Tricky, this was a tricky read. I knew it would be a tough one for me. I heard about it when it came out and decided it wasn’t for me, and I voted agaTricky, this was a tricky read. I knew it would be a tough one for me. I heard about it when it came out and decided it wasn’t for me, and I voted against it at book club but what do you know.
But a challenging read is of indescribable value; it’s why literature and learning happen. And this book embodies that distinction, a good book that is enormously difficult rather than something that wastes your time.
I can’t say I liked it very much, but I don’t know that the book is for me to like, if it is for any audience specifically. I’m white and I don’t know what it feels like to be not white and read this many n-words in a book, for instance. I know how it makes me feel to read this many n-words in a book. Is that the result the author wanted to convey? Or was he working on a different job entirely, and I read his book and inserted myself like it matters? There is a scene in the book at an all-black comedy club when a white couple arrives and enjoys themselves immensely, part of the crowd, which incenses the emcee who furiously kicks them out from onstage. Preventing a crisis of appropriation, perhaps. Or self-segregating, perhaps, whispers the book.
Because the book is satire — a thing I struggle with — it is full of bald events like this one which whisper underneath. Is it saying the thing it says it’s saying, or is it silently painting another picture? I was thinking, while I read, of how I wanted to define satire in relationship to this story. I think it is like this: when a crazy thing happens, that might possibly happen in real life but which nervous people might definitely excuse as an exception to the norm, then in this book it will happen twenty more times. Crafting the norm out of crazy things you can’t believe, any one of which is probably real. Or provably real.
But realness, some kind of genuine punch, is what I read novels for, and so I have a really hard time remembering how to enjoy an “over the top” or satirical story. Stereotypes and caricatures, even deliberately drawn, are difficult for me to connect with. Probably I’m not supposed to connect with them exactly. (Listen, I didn’t enjoy Candide either so I’m just really not good at this.) This book pumps up stereotypes in order to be funny, but it is aiming at deadly serious business, and watching those hits happen is head-spinning and sort of nerve-wracking. Like the scene at the film festival of racist movies, when we see an interracial group of friends getting ready to leave at the end, not knowing how to feel with each other. Trying to laugh it off. Probably wishing they could retreat from the shared guilt of what they just watched, and pretend they never did.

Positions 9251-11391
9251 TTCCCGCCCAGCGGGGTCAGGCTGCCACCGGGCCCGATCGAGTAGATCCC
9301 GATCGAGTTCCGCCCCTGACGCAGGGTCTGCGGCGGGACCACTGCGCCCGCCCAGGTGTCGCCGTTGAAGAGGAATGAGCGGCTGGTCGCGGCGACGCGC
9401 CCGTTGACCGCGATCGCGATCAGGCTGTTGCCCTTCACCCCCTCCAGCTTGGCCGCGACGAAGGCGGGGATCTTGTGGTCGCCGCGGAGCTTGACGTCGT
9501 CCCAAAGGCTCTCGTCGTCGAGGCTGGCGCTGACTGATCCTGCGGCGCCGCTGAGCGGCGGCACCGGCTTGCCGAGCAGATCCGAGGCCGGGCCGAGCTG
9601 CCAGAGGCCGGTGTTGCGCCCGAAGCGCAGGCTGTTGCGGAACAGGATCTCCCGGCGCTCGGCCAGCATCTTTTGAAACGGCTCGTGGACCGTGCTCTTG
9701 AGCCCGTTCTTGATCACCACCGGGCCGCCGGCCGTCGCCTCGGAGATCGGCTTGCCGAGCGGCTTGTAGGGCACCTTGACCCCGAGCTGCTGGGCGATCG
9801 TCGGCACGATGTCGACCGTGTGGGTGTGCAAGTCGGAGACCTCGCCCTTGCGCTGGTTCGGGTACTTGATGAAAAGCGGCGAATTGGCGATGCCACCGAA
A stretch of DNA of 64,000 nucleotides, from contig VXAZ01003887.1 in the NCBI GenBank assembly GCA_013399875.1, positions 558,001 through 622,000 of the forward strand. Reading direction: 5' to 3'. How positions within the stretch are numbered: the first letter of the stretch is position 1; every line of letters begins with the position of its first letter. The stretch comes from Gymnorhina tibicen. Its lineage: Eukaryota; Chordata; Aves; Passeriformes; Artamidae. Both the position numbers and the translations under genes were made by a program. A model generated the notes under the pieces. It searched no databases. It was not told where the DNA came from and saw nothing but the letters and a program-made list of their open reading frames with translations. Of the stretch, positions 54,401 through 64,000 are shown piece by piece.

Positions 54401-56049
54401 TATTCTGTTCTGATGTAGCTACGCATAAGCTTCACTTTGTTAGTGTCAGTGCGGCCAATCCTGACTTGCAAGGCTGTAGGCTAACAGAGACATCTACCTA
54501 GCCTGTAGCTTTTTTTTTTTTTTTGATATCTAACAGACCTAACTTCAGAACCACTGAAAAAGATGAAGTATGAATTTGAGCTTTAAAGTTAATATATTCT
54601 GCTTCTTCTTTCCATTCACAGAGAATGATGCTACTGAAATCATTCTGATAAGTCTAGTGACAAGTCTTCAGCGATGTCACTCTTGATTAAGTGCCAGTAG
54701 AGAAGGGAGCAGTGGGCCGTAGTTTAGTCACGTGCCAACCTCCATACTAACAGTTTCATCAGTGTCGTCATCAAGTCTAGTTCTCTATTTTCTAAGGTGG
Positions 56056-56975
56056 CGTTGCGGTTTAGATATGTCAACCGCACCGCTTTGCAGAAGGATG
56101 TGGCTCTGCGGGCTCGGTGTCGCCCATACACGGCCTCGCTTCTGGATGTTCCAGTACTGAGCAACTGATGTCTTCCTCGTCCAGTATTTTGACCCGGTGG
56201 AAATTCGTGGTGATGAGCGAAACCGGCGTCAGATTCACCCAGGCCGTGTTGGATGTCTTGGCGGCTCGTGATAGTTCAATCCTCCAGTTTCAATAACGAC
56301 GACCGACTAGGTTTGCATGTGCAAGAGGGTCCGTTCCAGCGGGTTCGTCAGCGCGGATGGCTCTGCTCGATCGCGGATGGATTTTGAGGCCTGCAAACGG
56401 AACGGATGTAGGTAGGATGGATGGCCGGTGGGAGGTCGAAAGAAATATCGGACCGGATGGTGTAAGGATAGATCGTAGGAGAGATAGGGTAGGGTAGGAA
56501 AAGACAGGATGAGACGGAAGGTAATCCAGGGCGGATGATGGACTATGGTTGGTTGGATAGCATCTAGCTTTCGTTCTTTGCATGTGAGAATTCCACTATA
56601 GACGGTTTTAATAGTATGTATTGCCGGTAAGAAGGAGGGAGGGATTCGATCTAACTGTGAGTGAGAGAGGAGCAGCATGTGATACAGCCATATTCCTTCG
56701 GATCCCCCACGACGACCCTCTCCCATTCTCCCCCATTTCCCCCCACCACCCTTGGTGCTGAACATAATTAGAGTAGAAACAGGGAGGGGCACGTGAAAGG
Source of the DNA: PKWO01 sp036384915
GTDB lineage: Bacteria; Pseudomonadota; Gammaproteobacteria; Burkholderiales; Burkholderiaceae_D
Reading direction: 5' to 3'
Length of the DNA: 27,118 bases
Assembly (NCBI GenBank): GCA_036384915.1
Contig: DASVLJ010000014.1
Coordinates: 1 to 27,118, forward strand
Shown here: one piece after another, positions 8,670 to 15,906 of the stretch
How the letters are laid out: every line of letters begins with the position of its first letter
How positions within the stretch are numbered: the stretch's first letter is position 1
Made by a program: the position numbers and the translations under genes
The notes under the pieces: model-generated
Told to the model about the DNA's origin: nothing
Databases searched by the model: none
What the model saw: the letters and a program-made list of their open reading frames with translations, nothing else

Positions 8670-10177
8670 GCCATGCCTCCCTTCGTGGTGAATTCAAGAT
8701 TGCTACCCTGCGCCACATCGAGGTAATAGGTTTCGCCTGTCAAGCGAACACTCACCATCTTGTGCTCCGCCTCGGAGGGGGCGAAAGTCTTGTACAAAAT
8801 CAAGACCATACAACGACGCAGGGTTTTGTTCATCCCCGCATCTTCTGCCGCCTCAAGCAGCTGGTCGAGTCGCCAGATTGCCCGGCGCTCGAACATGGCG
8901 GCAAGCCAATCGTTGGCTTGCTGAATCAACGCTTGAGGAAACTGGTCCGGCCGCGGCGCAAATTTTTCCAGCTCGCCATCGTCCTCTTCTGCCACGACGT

It is so skilful, though, an incredibly interesting piece of writing. The first page is absolutely astonishing, my jaw dropped and I knew I was in for something real. Its style is breathless and wild, a bizarre monologue that zips through eighty-three weird and uncomfortable and hilarious ideas per page. The narrative rhythm is nothing short of masterful. (It benefits from prolonged reading, rather than short bursts on a commute or at mealtimes.) I thought: I’m tired of it being so completely vulgar, I’m tired of it using such completely racist language, I’m tired of it using so much slang and undertone that I wish there could be some sort of data on reader demographics and joke-reference comprehension*. But it’s amazing writing, and at times simply beautiful to any reader of any literature.
(*I’ve read this for a book club based outside the US, so that is going to make an interesting meeting.)
Unfortunately there are some things about it as a novel, regardless of genre, that I didn’t think worked well. Mostly, it’s disappointing to lose out on (view spoiler)[an ending that clarifies any aspect of the plot or what happens to any characters. Why don’t we get a clue about the Supreme Court verdict in the end? It’s too big a point in a book like this to just leave on the jumbled pile of crazy happenings. (hide spoiler)]. But I was so pleased that something soft did break through, for me, and in the end I saw there were embers of feeling there all along, in his lack of meaning in his father’s last words, in his love for Marpessa. And the raggedy genius of so many of the jokes (“Godard approached filmmaking as criticism, the same way Marpessa approached bus driving”), and the words often so earnestly ugly. What a cool and unique thing.
Reading this even though I didn’t think that I wanted to was a sharp, sharp reminder that it’s stupid and cruel to be shy of things I don’t know how to engage with. If I don’t feel like it’s my job to do it, I’m probably just supposed to learn....more